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The Meaning and Power Behind the Expression of Words
James P Krehbiel(1)
Don Ruiz, in his book called The Four Agreements
, talks about the power of words. Most of us have had things said about us that were emotionally damaging. Early childhood recollections of slights and criticisms impact all of us in negative ways. We vividly remember comments that were expressed in a way that made us feel small. I can still remember how embarrassed I felt when a girl I dated to the homecoming dance turned on me in front of her friends. I felt devastated. I couldn’t understand how a night I enjoyed turned out to be such a humiliating experience because of the words and body language expressed by this young girl with whom I was infatuated. I never wanted to date again. Negative early recollections have a way of crystallizing and emerging as “hot buttons” later on in life. Toxic words can affect one’s sense of competency.
I saw a patient who had been taught by a first grade teacher who was intimidating and mean. This client is a sensitive guy, and the mere mention of that experience rekindled an emotional reaction. In fact, it was a presenting issue that we addressed within the first several sessions of counseling. Painful words can also affect interpersonal relationships. When an individual in a relationship continues to get beaten down through the use of negative communication, those words ultimately create a sense of indifference. After a period of time, the partner quits caring. A partner may shut down due to the power of words and give up on the relationship. The Bible says that “love covers a multitude of sins” but some words are so damaging that irreparable harm may be done. Forgiveness no longer has much meaning. The foundation of trust and respect has been destroyed.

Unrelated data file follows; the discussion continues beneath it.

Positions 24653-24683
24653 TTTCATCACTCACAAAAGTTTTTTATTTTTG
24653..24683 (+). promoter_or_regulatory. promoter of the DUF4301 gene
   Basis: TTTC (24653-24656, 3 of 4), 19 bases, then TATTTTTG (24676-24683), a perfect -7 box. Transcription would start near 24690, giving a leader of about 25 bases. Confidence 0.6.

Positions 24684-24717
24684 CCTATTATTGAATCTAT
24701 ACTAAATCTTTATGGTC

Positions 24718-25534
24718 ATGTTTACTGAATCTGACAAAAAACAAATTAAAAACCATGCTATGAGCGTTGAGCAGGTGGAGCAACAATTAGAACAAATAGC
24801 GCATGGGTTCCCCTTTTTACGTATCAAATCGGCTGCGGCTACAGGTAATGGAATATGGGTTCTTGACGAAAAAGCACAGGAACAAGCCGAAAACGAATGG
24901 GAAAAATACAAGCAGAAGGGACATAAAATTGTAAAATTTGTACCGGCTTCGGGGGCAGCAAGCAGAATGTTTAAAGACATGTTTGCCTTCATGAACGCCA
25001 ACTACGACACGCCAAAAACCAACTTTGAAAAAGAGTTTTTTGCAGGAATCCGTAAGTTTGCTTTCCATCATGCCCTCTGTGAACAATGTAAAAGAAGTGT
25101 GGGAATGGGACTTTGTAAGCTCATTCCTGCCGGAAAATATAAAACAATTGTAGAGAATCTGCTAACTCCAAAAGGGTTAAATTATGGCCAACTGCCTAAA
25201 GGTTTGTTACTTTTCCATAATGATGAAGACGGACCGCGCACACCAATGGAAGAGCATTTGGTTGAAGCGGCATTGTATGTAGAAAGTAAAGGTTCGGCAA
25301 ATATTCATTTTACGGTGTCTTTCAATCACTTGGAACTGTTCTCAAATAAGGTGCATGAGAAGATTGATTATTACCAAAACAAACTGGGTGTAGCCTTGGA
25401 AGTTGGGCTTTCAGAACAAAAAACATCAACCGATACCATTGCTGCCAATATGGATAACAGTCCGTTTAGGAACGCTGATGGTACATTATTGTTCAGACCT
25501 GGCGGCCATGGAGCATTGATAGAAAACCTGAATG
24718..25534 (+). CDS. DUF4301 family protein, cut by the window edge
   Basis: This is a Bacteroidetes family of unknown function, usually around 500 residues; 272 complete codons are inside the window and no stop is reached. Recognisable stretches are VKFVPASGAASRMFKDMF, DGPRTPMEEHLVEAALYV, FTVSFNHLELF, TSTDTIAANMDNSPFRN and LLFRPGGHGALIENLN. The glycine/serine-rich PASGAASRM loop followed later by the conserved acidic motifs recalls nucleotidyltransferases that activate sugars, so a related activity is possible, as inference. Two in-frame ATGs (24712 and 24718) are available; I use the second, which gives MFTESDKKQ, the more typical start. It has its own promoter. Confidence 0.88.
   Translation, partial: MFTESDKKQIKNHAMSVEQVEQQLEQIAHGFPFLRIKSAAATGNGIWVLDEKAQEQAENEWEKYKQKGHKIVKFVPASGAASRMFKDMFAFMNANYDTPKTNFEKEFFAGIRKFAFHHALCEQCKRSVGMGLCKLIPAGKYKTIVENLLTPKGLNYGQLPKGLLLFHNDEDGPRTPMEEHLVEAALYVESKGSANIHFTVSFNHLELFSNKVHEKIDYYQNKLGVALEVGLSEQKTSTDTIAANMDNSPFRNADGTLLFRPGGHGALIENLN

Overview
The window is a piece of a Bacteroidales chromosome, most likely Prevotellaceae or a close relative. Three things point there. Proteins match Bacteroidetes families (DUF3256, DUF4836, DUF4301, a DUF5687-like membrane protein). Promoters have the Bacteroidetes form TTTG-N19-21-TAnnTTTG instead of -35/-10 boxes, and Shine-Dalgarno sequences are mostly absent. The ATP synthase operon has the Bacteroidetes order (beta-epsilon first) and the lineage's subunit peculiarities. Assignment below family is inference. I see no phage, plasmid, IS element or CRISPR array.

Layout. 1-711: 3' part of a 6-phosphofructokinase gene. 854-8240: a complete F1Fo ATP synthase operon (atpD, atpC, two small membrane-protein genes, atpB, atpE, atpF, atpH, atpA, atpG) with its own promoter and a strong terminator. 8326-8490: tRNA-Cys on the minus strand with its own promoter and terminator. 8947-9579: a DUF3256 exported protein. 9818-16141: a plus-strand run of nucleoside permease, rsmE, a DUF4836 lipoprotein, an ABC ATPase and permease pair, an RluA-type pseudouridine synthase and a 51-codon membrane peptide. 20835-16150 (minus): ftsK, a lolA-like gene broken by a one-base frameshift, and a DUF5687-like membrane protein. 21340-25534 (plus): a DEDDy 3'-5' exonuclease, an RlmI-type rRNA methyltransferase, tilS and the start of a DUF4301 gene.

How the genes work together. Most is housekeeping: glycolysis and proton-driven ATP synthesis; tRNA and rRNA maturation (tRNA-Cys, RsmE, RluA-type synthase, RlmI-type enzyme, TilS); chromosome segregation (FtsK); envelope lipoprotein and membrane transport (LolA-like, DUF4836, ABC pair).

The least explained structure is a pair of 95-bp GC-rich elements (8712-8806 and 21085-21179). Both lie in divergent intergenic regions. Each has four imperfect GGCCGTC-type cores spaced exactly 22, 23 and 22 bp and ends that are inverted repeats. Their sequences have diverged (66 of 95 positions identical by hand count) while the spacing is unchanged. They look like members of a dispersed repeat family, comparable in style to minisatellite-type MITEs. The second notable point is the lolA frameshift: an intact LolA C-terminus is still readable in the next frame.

Words that significant others communicate are either uplifting or destructive. Destructive comments are often internalized, not processed appropriately, and later recycled as one repeats the intergenerational pattern of pain. That which is not brought to awareness in one generation will follow us to the next. An example is the adolescent girl who suffers from an eating disorder after being told repeatedly by her father that she was fat during her childhood. Or the woman who experienced verbal and physical abuse as a child and maintained the same abusive pattern in the relationships that she established in adulthood. We must grieve and mourn the past and move on in a new direction. It is imperative that we take responsibility for the pain of our past and commit ourselves to not re-offend at the expense of our loved ones.
Article submitted Friday, March 13, 2009 & read 17694 times.
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